Is indebted real estate developer Evergrande Group seeking government support?

Business & Technology

Soon after an Evergrande Group subsidiary announced that it would bring six new electric cars to market, China’s biggest real estate developer is making news for all the wrong reasons.

ocean flower island by evergrande group
Ocean Flower Island, an artificial archipelago off the north coast of Hainan Island, constructed by China Evergrande Group. Reuters/Oriental Images.

China Evergrande Group, “the country’s largest developer by sales” and also “the world’s most indebted property developer,” according to the South China Morning Post, has been on a spending spree for years, snapping up land, soccer clubs, and pig farms. The company’s subsidiary Evergrande Health was recently renamed China Evergrande New Energy Vehicle Group and has released promotional materials for six new models of electric cars.

If that doesn’t sound dodgy enough, today a letter circulated online that appeared to show the company seeking support from the Guangdong government for a corporate restructuring, because it cannot service its debt.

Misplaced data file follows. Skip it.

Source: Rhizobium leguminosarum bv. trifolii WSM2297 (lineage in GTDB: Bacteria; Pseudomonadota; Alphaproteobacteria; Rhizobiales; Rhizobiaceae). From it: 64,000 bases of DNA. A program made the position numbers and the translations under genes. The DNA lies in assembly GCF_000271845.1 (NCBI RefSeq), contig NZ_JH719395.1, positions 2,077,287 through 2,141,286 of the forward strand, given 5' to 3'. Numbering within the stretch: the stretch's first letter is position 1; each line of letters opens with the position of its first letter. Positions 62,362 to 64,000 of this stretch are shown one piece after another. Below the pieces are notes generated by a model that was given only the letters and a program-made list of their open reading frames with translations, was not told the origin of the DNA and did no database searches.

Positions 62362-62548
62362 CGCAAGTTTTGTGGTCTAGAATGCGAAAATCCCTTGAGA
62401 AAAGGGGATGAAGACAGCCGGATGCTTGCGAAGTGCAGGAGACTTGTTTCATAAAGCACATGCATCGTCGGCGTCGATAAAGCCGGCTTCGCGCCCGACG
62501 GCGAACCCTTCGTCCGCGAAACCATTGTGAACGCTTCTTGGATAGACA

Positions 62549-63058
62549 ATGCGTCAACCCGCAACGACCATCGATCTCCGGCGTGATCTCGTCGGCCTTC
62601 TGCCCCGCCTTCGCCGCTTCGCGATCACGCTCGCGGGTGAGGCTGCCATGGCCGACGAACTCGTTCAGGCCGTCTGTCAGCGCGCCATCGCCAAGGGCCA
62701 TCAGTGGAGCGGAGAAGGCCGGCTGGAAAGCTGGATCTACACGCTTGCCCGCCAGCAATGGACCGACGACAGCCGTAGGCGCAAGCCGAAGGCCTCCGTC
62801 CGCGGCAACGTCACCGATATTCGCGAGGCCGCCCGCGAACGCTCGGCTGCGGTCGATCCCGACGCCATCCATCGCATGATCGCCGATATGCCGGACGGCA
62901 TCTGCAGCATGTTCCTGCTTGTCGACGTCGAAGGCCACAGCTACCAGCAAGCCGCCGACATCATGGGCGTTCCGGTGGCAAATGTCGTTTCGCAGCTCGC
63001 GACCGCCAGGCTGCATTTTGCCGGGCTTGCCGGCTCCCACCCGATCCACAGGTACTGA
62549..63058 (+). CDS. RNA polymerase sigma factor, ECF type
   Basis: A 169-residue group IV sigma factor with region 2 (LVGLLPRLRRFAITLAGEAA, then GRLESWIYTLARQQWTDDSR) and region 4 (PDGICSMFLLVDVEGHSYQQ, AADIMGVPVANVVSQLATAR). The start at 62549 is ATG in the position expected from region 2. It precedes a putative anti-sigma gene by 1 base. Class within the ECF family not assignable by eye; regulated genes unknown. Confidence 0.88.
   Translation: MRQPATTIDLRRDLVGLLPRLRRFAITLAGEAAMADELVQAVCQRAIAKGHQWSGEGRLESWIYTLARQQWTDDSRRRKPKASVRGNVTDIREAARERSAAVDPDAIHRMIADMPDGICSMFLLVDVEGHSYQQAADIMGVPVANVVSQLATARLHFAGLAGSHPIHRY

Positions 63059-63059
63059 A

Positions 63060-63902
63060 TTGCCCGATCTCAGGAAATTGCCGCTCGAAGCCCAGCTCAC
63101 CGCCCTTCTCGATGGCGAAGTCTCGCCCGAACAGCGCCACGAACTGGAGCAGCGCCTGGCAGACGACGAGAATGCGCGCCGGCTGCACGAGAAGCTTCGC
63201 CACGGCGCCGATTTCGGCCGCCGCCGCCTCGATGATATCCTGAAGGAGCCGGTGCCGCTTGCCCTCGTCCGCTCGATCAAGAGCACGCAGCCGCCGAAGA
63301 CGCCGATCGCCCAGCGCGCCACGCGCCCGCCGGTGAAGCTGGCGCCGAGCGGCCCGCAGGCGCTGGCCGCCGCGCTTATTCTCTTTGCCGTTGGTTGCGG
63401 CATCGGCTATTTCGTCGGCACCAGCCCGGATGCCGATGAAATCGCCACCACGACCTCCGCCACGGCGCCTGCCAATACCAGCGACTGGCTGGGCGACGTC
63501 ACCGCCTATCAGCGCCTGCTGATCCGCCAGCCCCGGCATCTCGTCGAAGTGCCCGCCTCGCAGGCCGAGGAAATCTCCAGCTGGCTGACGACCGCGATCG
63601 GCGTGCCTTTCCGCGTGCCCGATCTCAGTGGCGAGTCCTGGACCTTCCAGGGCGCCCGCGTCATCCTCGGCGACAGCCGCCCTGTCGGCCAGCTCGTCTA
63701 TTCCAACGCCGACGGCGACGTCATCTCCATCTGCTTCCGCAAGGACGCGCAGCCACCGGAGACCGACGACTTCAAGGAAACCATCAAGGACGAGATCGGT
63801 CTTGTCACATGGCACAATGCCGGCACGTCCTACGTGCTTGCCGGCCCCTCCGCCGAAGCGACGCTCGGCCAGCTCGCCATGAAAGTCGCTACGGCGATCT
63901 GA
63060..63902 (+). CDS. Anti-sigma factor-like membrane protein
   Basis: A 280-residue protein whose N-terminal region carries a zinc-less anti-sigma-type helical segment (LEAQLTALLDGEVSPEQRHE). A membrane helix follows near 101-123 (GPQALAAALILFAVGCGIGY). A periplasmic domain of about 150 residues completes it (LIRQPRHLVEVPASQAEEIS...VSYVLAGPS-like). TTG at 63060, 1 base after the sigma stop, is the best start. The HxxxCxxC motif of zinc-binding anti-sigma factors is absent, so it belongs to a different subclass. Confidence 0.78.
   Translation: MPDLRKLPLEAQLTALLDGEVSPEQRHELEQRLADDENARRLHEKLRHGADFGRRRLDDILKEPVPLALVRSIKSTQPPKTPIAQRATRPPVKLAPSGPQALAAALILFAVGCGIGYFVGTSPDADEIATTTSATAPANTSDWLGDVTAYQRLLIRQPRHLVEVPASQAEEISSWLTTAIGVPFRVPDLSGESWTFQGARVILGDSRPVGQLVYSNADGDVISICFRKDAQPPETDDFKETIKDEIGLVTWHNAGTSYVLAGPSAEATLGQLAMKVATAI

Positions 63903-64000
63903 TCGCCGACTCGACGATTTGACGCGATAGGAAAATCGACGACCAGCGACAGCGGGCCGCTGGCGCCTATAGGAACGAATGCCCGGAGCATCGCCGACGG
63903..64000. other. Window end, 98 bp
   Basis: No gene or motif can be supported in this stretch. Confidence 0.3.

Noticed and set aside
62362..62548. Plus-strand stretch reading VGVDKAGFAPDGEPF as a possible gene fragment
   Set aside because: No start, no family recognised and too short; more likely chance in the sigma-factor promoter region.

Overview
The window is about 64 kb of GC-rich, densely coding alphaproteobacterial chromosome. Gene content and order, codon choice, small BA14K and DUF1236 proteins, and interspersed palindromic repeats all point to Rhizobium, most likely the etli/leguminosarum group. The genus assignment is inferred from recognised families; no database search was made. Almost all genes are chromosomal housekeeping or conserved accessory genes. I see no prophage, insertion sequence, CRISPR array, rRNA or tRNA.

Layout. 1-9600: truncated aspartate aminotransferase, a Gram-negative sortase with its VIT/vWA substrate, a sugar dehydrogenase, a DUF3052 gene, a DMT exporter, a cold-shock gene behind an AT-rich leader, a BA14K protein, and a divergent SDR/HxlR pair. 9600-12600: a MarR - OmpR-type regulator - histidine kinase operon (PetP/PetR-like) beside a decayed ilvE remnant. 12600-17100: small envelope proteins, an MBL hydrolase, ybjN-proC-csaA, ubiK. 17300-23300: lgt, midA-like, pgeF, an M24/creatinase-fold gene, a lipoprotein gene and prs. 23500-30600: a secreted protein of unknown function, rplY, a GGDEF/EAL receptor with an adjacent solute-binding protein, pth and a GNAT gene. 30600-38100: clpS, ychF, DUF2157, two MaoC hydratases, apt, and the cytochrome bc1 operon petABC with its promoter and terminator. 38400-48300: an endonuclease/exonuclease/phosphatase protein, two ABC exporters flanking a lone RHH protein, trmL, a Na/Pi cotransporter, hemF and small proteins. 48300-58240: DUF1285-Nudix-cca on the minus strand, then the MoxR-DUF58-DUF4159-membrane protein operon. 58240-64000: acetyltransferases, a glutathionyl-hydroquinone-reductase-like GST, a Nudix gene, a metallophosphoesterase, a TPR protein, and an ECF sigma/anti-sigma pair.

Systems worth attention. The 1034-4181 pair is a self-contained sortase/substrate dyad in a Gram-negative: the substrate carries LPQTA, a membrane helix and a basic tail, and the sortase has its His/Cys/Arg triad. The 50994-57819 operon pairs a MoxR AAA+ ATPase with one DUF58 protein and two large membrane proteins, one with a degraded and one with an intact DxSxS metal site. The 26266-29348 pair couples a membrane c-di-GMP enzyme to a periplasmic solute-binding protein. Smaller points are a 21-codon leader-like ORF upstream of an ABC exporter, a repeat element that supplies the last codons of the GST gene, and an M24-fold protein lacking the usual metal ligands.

• Evergrande responded with a statement to the Hong Kong Stock Exchange, where its shares are traded, that says the “documents and pictures are fabricated and are pure defamation.”
  • However, as Caixin notes, “a close look at the debt situation of the nation’s largest developer by assets and its long-delayed backdoor listing on the Chinese mainland market indicates the risks exposed by the letter may not be groundless.”
  • Earlier this week, Reuters reported that China’s property developers are seeking “to dodge new rules” capping their ability to borrow by shifting debt off their balance sheets.

What will happen next

The Chinese government is unlikely to let an enormous company like Evergrande go under, no matter what its real financial situation looks like. But it’s a brave investor that will hang on to Evergrande shares.